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pediatrics. and the Committee on Communications and the Committee on Psychosocial Aspects of Child and Family Health Guidance for the Clinician in Rendering Pediatric Care ABSTRACT Play is essential to development because it contributes to the cognitive. school systems. The guidance in this report does not indicate an exclusive course of treatment or serve as a standard of medical care. Key Words children. taking into account individual circumstances. adolescents. Variations. revised. schedules PEDIATRICS (ISSN Numbers: Print. even urgent. may be appropriate. No single set of guidelines could do justice to the many factors that impact on children’s play. child advocates must consider all factors that interfere with optimal development and press for circumstances that allow each child to fully reap the advantages associated with play. college.org by guest on April 13. physical. social. war and neighborhood violence. 0031-4005. Ginsburg.2006-2697 doi:10. and emotional well-being of children and youth. MSEd.aappublications. and will be addressed in a future www. Online. even if it was to focus only on children living in the United States. and increased attention to academics and enrichment activities at the expense of recess or free child-centered play.2006-2697 All clinical reports from the American Academy of Pediatrics automatically expire 5 years after publication unless reaffirmed. Copyright © 2007 by the American Academy of Pediatrics 182 AMERICAN ACADEMY OF PEDIATRICS Downloaded from pediatrics.1542/peds. These guidelines will focus on how American children with adequate resources may be limited from enjoying the full developmental assets associated with play because of a family’s hurried lifestyle as well as an increased focus on the fundamentals of academic preparation in lieu of a broader view of education. Despite the benefits derived from play for both children and parents. 2013 . mental health. However. parents. attention. Because every child deserves the opportunity to develop to their unique potential. Play also offers an ideal opportunity for parents to engage fully with their children. resilience. INTRODUCTION Play is so important to optimal child development that it has been recognized by the United Nations High Commission for Human Rights as a right of every child. and communities consider how best to ensure that play is protected as they seek the balance in children’s lives to create the optimal developmental milieu. time for free play has been markedly reduced for some children. Those forces that prevent children in poverty and the working class from benefiting fully from play deserve full. and the limited resources available to children living in poverty. MD.CLINICAL REPORT The Importance of Play in Promoting Healthy Child Development and Maintaining Strong Parent-Child Bonds Kenneth R. changes in family structure.org/cgi/doi/10. This report addresses a variety of factors that have reduced play. even those children who are fortunate enough to have abundant available resources and who live in relative peace may not be receiving the full benefits of play. including a hurried lifestyle.1542/ peds.1 This birthright is challenged by forces including child labor and exploitation practices. play. Many of these children are being raised in an increasingly hurried and pressured style that may limit the protective benefits they would gain from child-driven play. 1098-4275). or retired at or before that time. This report offers guidelines on how pediatricians can advocate for children by helping families.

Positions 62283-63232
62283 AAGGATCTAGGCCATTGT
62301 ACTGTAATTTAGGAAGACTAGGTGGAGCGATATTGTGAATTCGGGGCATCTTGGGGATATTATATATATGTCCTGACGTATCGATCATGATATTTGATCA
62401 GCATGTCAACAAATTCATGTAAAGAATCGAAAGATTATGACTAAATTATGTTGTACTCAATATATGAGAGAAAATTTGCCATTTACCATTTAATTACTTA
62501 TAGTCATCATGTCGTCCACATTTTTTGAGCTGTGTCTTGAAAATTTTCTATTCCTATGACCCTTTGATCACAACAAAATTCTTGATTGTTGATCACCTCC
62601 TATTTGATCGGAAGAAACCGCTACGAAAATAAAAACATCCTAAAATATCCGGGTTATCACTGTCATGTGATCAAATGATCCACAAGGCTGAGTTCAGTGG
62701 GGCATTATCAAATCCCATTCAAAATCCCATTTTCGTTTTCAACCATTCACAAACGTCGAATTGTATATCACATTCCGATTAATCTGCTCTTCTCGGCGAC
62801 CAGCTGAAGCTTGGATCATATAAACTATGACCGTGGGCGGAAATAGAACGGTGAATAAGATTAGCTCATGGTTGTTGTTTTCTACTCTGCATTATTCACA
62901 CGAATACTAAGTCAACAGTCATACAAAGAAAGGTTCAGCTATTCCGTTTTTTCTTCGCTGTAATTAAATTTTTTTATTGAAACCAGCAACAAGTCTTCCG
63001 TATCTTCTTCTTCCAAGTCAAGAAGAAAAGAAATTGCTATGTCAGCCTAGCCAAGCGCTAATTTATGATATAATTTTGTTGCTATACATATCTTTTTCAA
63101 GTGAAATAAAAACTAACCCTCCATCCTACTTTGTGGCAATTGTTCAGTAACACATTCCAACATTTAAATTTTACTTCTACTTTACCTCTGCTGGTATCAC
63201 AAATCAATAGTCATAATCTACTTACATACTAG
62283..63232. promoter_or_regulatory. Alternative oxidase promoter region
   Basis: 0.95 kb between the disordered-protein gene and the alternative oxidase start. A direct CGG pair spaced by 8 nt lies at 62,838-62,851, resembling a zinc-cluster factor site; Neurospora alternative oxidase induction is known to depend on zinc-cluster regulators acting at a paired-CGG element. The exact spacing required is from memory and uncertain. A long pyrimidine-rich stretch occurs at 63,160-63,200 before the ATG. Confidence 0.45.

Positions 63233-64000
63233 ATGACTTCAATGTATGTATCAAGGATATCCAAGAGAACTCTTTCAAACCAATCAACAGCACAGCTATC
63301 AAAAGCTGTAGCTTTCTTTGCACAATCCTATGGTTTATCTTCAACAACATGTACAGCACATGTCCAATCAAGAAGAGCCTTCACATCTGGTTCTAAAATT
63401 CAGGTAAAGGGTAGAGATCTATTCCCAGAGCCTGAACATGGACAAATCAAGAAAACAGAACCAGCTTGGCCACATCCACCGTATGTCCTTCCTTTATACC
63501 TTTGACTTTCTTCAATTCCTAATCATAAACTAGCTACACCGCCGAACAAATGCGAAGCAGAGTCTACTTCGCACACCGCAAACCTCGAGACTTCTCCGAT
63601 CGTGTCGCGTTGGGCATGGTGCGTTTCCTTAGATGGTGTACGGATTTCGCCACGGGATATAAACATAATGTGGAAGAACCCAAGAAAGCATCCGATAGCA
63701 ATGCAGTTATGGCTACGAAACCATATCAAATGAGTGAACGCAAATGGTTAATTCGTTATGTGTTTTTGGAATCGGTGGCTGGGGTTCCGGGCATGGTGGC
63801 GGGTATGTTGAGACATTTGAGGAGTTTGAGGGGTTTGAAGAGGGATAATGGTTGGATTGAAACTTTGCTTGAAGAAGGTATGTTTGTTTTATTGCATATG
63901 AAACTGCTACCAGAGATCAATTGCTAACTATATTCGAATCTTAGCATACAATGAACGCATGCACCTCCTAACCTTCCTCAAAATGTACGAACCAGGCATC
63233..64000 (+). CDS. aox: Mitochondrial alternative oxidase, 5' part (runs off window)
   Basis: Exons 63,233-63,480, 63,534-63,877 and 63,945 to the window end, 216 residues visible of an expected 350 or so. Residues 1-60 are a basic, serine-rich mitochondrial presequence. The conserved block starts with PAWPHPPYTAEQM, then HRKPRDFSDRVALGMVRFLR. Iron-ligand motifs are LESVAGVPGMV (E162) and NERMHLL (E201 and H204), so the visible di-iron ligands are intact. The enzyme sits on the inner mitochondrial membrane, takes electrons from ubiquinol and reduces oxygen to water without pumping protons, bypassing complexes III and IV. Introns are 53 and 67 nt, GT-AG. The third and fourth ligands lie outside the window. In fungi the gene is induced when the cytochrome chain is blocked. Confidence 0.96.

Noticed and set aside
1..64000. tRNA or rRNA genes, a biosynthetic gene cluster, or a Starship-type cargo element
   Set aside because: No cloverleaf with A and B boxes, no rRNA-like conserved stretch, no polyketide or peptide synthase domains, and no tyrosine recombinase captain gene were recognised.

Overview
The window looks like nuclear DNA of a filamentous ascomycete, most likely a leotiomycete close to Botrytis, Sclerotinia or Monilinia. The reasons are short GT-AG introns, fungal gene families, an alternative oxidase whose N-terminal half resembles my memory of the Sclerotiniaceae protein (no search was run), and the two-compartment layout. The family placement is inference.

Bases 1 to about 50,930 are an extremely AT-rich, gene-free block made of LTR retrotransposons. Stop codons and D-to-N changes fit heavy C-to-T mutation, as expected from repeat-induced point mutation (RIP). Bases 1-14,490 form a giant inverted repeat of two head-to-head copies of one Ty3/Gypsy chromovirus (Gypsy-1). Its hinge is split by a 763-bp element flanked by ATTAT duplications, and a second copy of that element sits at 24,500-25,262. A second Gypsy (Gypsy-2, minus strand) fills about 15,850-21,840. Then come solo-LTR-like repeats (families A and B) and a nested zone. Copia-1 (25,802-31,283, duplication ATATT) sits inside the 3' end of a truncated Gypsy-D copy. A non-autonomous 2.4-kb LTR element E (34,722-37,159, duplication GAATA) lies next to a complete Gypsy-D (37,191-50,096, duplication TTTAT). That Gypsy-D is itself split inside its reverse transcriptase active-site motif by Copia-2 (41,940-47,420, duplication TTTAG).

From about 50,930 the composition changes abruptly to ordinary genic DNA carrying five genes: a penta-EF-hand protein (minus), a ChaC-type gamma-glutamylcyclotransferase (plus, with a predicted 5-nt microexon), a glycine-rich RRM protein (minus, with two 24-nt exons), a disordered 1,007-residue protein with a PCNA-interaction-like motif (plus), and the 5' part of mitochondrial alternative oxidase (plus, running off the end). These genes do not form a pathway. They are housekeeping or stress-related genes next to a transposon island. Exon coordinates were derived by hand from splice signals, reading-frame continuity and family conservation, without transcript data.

These guidelines were written in response to the multiple forces that challenge play.36 Currently. healthy bodies.19 Perhaps above all. and problem-solving skills.aappublications. A 1989 survey taken by the National Association of Elementary School Principals found that 96% of surveyed school systems had at least 1 recess period. much of play involves adults. allowing their parents an opportunity to gain a fuller understanding of their perspective. and emotional well-being of children and youth. and ultimately engage fully in the passions they wish to pursue. the creative arts. play helps children develop new competencies that lead to enhanced confidence and the resiliency they will need to face future challenges.35. dexterity. learning behaviors.11 Ideally. social. January 2007 183 Downloaded from pediatrics.21 Parents who have the opportunity to glimpse into their children’s world learn to communicate more effectively with their children and are given another setting to offer gentle. and to learn self-advocacy skills. and participation in organized activities is known to promote healthy youth development. 2013 . leadership. Another survey a decade later found that only 70% of even kindergarten classrooms had a recess period.13. move at their own pace.4–6 It is through play that children at a very early age engage and interact in the world around them. It ensures that the school setting attends to the social and emotional development of children as well as their cognitive development. to resolve conflicts. to negotiate. Play and unscheduled time that allow for peer interactions are important components of social-emotional learning. Although the guidelines were written in defense of play. Play is integral to the academic environment.22–32 Social-emotional learning is best integrated with academic learning. play is a simple joy that is a cherished part of childhood.document. who have had free play reduced in their schedules to make room for more academics. It has been shown to help children adjust to the school setting and even to enhance children’s learning readiness. and even frustrations through play. affective relationships with loving and consistent caregivers as they relate to children through play.11. physical. and emotionally equipped to lead us into the future. Those issues that impact on play for children with limited resources will be mentioned briefly here to reinforce that play contributes to optimal child development for all children and that we must advocate for the changes specific to the need of each child’s social and environmental context that would enhance the opportunities for play. THE BENEFITS OF PLAY Play allows children to use their creativity while developing their imagination. sometimes in conjunction with other children or adult caregivers.2. which is one important strategy in the resolution of the obesity epidem- ic.34 REDUCED CHILD-DRIVEN PLAY AND THE POTENTIAL REPERCUSSIONS Despite the numerous benefits derived from play for both children and parents.33. many school districts responded to the No Child Left Behind Act of 200137 by reducing time committed to recess.7. Rather. play builds active. particularly in developing creativity. (The word “parent” is used in this report to represent the wide range of adult caregivers who raise children.10. but when play is controlled by adults. In fact. many schoolchildren are given less free time and fewer physical outlets at school. cognitive.39 This change may have implications on children’s ability to store new inPEDIATRICS Volume 119. children acquiesce to adult rules and concerns and lose some of the benefits play offers them. Play is important to healthy brain development.17 In contrast to passive entertainment. to share.7. Academic enrichment opportunities are vital for some children’s ability to progress academically. it is concerning if some of the forces that enhance children’s ability to learn are elevated at the expense of others.7. these guidelines call for an inclusion of play as we seek the balance in children’s lives that will create the optimal developmental milieu to prepare our children to be academically.16 When play is allowed to be child driven.10.org by guest on April 13.7–14 As they master their world.10. This trend has even affected kindergarten children.4 When parents observe their children in play or join with them in child-driven play. Less verbal children may be able to express their views. and physical.20. Quite simply.) The interactions that occur through play tell children that parents are fully paying attention to them and help to build enduring relationships. The overriding premise is that play (or some available free time in the case of older children and adolescents) is essential to the cognitive. they should not be interpreted as being against other forces that compete for children’s time. it has been suggested that encouraging unstructured play may be an exceptional way to increase physical activity levels in children.6. they are given a unique opportunity to see the world from their child’s vantage point as the child navigates a world perfectly created just to fit his or her needs. and even physical education in an effort to focus on reading and mathematics. discover their own areas of interest. time for free play has been markedly reduced for some children. conquering their fears while practicing adult roles. Play allows children to create and explore a world they can master.18. and emotional strength. play offers parents a wonderful opportunity to engage fully with their children.15 Undirected play allows children to learn how to work in groups. Number 1. Children’s developmental trajectory is critically mediated by appropriate.3 It is essential that a wide variety of programming remain available to meet the needs of both children and families.14. children practice decision-making skills. nurturing guidance. experiences.38. and group skills. socially.